1. The Topic of the Month for May 2017 is "Motivationals." Please join the discussion on the Survival Topic of the Month forum.

Air moisture and packing dry goods

Discussion in 'General Discussion' started by Ajax, Apr 29, 2011.

  1. Ajax

    Ajax Monkey++

    I need to seal up some rice, lentils and split peas in mylar soon but I started wondering with all the rain is now a bad time because there is more moisture in the air or does it not make that much of a difference?

    If it can be a problem how should I determine when is a good time, higher heat and no rain for 3 - 4 days? If I placed the dry goods in a room with a dehumidifier for about 24 hours and then sealed them up would that help?

    I know baking at low temps can take extra moisture out but that's a bit hard to do with 200 lbs of product.
  2. kckndrgn

    kckndrgn Monkey+++ Moderator Emeritus Founding Member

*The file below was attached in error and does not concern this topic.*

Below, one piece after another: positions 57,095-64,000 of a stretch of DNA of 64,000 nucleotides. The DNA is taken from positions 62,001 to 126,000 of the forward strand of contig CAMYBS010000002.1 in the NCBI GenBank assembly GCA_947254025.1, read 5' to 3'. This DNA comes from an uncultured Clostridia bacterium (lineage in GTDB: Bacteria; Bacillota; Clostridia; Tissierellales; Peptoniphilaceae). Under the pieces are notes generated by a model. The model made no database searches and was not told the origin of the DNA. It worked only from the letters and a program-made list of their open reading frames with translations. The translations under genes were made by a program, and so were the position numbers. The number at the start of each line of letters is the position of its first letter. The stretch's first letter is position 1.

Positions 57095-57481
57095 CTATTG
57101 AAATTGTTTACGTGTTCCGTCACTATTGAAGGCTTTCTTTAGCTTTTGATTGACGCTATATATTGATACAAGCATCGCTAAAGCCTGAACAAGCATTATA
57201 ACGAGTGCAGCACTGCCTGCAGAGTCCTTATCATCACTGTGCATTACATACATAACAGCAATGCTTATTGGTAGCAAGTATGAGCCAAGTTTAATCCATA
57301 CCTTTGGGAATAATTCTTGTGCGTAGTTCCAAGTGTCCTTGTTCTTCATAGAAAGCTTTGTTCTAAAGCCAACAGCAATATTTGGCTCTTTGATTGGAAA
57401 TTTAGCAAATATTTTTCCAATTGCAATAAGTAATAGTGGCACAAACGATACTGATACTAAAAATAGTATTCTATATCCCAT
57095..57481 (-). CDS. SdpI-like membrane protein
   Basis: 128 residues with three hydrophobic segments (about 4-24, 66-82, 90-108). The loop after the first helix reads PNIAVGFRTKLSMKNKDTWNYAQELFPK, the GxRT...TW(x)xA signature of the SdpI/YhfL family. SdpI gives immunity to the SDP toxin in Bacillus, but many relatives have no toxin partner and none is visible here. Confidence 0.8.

This is just a guess on my part, but unless you have moisture condensing out of the air on the walls/windows/etc. I wouldn't worry about it too much.

    I've put rice, beans & wheat berries into mylar bags & buckets in the middle of TN summers (i.e. VERY humid, to the point I need to have fish gills implanted to breath LOL ) and never had a problem.

    If you are inside and your home A/C is running then you are already dehumidifying the air in your home.

    My typical proceedure is to freeze the product in a chest freezer for 48 hrs, allow to warm to room temp for 24hrs (this allows condensation to leave) then into mylar bags with O2 absorbers and sealed inside a 5 gal bucket. Overkill? maybe, but an once of prevention is worth a pound of cure.

    Good luck
survivalmonkey SSL seal        survivalmonkey.com warrant canary